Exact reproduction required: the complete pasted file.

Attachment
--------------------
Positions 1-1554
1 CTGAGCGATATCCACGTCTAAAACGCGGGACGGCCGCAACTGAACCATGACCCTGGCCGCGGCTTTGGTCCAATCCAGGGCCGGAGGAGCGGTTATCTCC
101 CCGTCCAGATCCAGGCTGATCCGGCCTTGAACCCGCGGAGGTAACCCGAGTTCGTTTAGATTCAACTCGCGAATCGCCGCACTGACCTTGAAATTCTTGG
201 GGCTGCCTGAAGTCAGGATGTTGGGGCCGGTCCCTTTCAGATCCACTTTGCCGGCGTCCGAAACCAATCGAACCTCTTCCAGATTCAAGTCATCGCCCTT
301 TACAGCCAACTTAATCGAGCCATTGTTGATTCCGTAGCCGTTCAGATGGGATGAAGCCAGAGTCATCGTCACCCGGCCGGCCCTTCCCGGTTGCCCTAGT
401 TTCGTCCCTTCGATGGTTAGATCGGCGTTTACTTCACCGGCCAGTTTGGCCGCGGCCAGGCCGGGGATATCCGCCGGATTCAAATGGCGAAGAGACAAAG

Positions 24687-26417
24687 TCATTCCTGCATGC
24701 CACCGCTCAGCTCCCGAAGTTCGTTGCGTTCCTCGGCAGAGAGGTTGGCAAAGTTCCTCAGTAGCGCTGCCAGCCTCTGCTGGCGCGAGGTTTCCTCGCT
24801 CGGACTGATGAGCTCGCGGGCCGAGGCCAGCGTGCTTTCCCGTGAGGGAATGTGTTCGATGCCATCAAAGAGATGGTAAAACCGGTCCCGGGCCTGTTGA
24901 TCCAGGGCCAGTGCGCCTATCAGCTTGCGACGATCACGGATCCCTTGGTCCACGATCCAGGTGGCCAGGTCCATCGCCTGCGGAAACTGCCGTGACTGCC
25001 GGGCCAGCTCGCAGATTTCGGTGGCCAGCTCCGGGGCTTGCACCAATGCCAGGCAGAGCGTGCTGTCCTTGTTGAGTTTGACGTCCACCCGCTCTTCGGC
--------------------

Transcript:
Positions 1-1554
1 CTGAGCGATATCCACGTCTAAAACGCGGGACGGCCGCAACTGAACCATGACCCTGGCCGCGGCTTTGGTCCAATCCAGGGCCGGAGGAGCGGTTATCTCC
101 CCGTCCAGATCCAGGCTGATCCGGCCTTGAACCCGCGGAGGTAACCCGAGTTCGTTTAGATTCAACTCGCGAATCGCCGCACTGACCTTGAAATTCTTGG
201 GGCTGCCTGAAGTCAGGATGTTGGGGCCGGTCCCTTTCAGATCCACTTTGCCGGCGTCCGAAACCAATCGAACCTCTTCCAGATTCAAGTCATCGCCCTT
301 TACAGCCAACTTAATCGAGCCATTGTTGATTCCGTAGCCGTTCAGATGGGATGAAGCCAGAGTCATCGTCACCCGGCCGGCCCTTCCCGGTTGCCCTAGT
401 TTCGTCCCTTCGATGGTTAGATCGGCGTTTACTTCACCGGCCAGTTTGGCCGCGGCCAGGCCGGGGATATCCGCCGGATTCAAATGGCGAAGAGACAAAG

Positions 24687-26417
24687 TCATTCCTGCATGC
24701 CACCGCTCAGCTCCCGAAGTTCGTTGCGTTCCTCGGCAGAGAGGTTGGCAAAGTTCCTCAGTAGCGCTGCCAGCCTCTGCTGGCGCGAGGTTTCCTCGCT
24801 CGGACTGATGAGCTCGCGGGCCGAGGCCAGCGTGCTTTCCCGTGAGGGAATGTGTTCGATGCCATCAAAGAGATGGTAAAACCGGTCCCGGGCCTGTTGA
24901 TCCAGGGCCAGTGCGCCTATCAGCTTGCGACGATCACGGATCCCTTGGTCCACGATCCAGGTGGCCAGGTCCATCGCCTGCGGAAACTGCCGTGACTGCC
25001 GGGCCAGCTCGCAGATTTCGGTGGCCAGCTCCGGGGCTTGCACCAATGCCAGGCAGAGCGTGCTGTCCTTGTTGAGTTTGACGTCCACCCGCTCTTCGGC